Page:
The saying “those who don’t learn from history are doomed to repeat it” suggests the past is only full of blunders. While learning from past mistakes is a big part of history, it also means following the positive examples of those who came before us.
For congregations with deep roots in their communities, history can either be a great teacher or a severe burden. Four churches located in different corners of the United States shared the ways their histories are informing their ministries today and their plans for the future.
St. George’s (Philadelphia, PA)
Historic St. George’s UMC in Philadelphia, Pennsylvania is one of the oldest Methodist churches in America. Founded in 1767, the congregation is even older than America itself. The church can proudly claim names like Francis Asbury, George Whitfield and Thomas Webb among those who preached from its pulpit. St. George’s also hosted the first official annual conference in America in 1773.
But like many old churches, St. George’s history is complicated. It was home to one of the earliest communities of African American Methodists, including the famous preachers Richard Allen and Absalom Jones. African American Methodists were segregated into the balcony of the church during worship services. In 1787, Allen and Jones led a peaceful walkout of the African American congregants to start their own church across town. Allen would eventually help found the African Methodist Episcopal Church (AME) in 1816.
The Rev. Mark I. Salvacion has been senior pastor of St. George’s since 2017. “It’s quite something to be a person of color serving as senior pastor of the church that kicked out Richard Allen and Absalom Jones. Many of the evils The United Methodist Church is dealing with today around racism, homophobia and other forms of bigotry had their predecessors in the earlier Methodist Episcopal Church. We Methodists had this original sin of racism going back centuries.”
According to Rev. Salvacion this wasn’t the last instance of bigotry by the congregation. During the Mid-1800s St. George’s became embroiled in nativist violence against Philadelphia’s Irish Catholic community, which resulted in the burning of the nearby Catholic church of St. Augustine.
Today St. George’s houses a museum containing artifacts and historical records from the founding days of Methodism. The church welcomes confirmation classes from congregations in Pennsylvania, New Jersey and Delaware to visit every year so they can learn more about their Wesleyan heritage. But along with celebrating its unique heritage, the contemporary congregation also educates the public about the mistakes of its past.
“We do a history reenactment of Allen and Jones’ walkout in St. George’s sanctuary for the confirmation classes. It’s not only important to teach our children about high points of Methodist history, but also the low points,” said Salvacion.
St. George’s is striving to be a more inclusive and welcoming congregation in its ministries today. Where their forebears once turned away immigrants and people of color, today’s congregation consistently advocates on their behalf through the Justice for Our Neighbors program, which provides assistance with immigration and legal counsel.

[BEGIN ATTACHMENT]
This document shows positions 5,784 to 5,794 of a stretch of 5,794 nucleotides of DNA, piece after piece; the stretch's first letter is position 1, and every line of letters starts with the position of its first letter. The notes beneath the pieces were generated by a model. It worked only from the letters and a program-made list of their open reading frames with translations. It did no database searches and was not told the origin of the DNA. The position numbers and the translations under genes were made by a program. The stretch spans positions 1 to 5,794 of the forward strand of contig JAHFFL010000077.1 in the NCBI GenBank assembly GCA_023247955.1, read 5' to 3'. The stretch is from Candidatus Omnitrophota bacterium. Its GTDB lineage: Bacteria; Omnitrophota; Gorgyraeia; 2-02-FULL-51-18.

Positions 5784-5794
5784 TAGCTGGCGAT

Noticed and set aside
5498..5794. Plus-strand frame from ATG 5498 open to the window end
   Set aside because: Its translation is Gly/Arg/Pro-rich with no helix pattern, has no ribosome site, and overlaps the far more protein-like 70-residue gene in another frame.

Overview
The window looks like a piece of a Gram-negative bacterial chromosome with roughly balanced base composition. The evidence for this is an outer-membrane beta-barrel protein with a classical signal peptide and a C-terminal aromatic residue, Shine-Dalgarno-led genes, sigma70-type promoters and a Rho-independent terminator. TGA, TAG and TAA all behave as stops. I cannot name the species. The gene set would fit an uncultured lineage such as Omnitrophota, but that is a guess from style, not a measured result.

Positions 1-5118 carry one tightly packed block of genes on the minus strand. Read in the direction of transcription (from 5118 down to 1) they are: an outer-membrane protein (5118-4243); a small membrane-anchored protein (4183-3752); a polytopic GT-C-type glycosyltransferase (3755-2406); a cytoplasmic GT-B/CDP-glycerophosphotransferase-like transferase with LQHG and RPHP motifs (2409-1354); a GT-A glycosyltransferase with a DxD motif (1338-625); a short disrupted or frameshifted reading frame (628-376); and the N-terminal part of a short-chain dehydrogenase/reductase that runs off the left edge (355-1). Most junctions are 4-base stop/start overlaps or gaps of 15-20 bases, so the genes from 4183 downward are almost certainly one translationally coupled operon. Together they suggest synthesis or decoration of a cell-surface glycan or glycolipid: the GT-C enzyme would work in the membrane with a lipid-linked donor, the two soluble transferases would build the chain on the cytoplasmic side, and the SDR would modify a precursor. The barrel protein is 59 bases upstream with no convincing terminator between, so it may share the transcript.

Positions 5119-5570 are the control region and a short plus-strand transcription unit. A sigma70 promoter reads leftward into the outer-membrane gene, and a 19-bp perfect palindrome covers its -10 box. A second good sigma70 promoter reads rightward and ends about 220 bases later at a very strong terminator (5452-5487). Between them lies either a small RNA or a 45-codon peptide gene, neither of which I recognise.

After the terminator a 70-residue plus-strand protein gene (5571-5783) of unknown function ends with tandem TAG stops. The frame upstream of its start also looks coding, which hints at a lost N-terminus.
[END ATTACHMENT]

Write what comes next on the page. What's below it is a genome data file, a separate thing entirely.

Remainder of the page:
“We see it as our mission to acknowledge the sins of the past while striving to heal old wounds through our outreach today. Everything we do is informed by both the good and the bad from our history,” said Salvacion.
McKendree (Nashville, TN)
McKendree UMC in Downtown Nashville is one of the oldest churches in Tennessee, founded in 1787. Originally occupying a space right along the Cumberland River, the congregation moved to new locations as the city grew up around it before building the current sanctuary in 1910. One of the former sanctuaries hosted the funeral service for President James K. Polk in 1849. Former McKendree pastor Alexander Little Page Green also helped found the Methodist Episcopal Church South Publishing House in 1854.
The Rev. Stephen Handy was appointed as the first African American senior pastor of McKendree in 2009. According to Rev. Handy, the church helped start a highly successful African American mission in the city, but like St. George’s, the white leadership chose to segregate black and white members. “At one point in time McKendree actually had more African Americans in its congregation than whites. The whites moved the African Americans to a separate church up the street that later became Capers Memorial Christian Methodist Episcopal (CME). McKendree’s leadership also supported the Confederacy during the Civil War and defended slavery,” said Handy.
When Rev. Handy was appointed to McKendree he had a vision to transform it into a forward-thinking, multi-racial congregation. Handy credits two uniquely Wesleyan practices with helping McKendree along in its racial reconciliation: itineracy and small groups. “In order to change a church culture, you have to be open to leadership from outside that culture. Itineracy creates the opportunity for positive disruption of the culture by bringing in leaders from the outside. Small groups are also essential to this process by putting people with different cultures and experiences into the same room together long enough and frequently enough so that can get know one another and come together,” said Handy.
While Rev. Handy’s vision meant helping the church overcome its racist past, it also meant ensuring it continued to properly serve the increasingly diverse community around it. “We believe God has always called us to be a diverse church. At McKendree today we serve the homeless and the downtrodden just as past generations did, but we’ve adapted new techniques. We’ve given away space in our building to groups and programs that benefit the community,” said Handy. Among the programs housed in McKendree is a full-time daycare program, food mission, youth corrections resource center and even a psychologist office.
“McKendree is unique in that it’s a historic church that is still a history-making church today,” said Handy.” In spite of its past sins, McKendree has always been a missionally-engaged congregation that cares about people. We’ve taken that legacy of care and maintained it in our contemporary ministry.”
John Stewart (Sandusky, OH)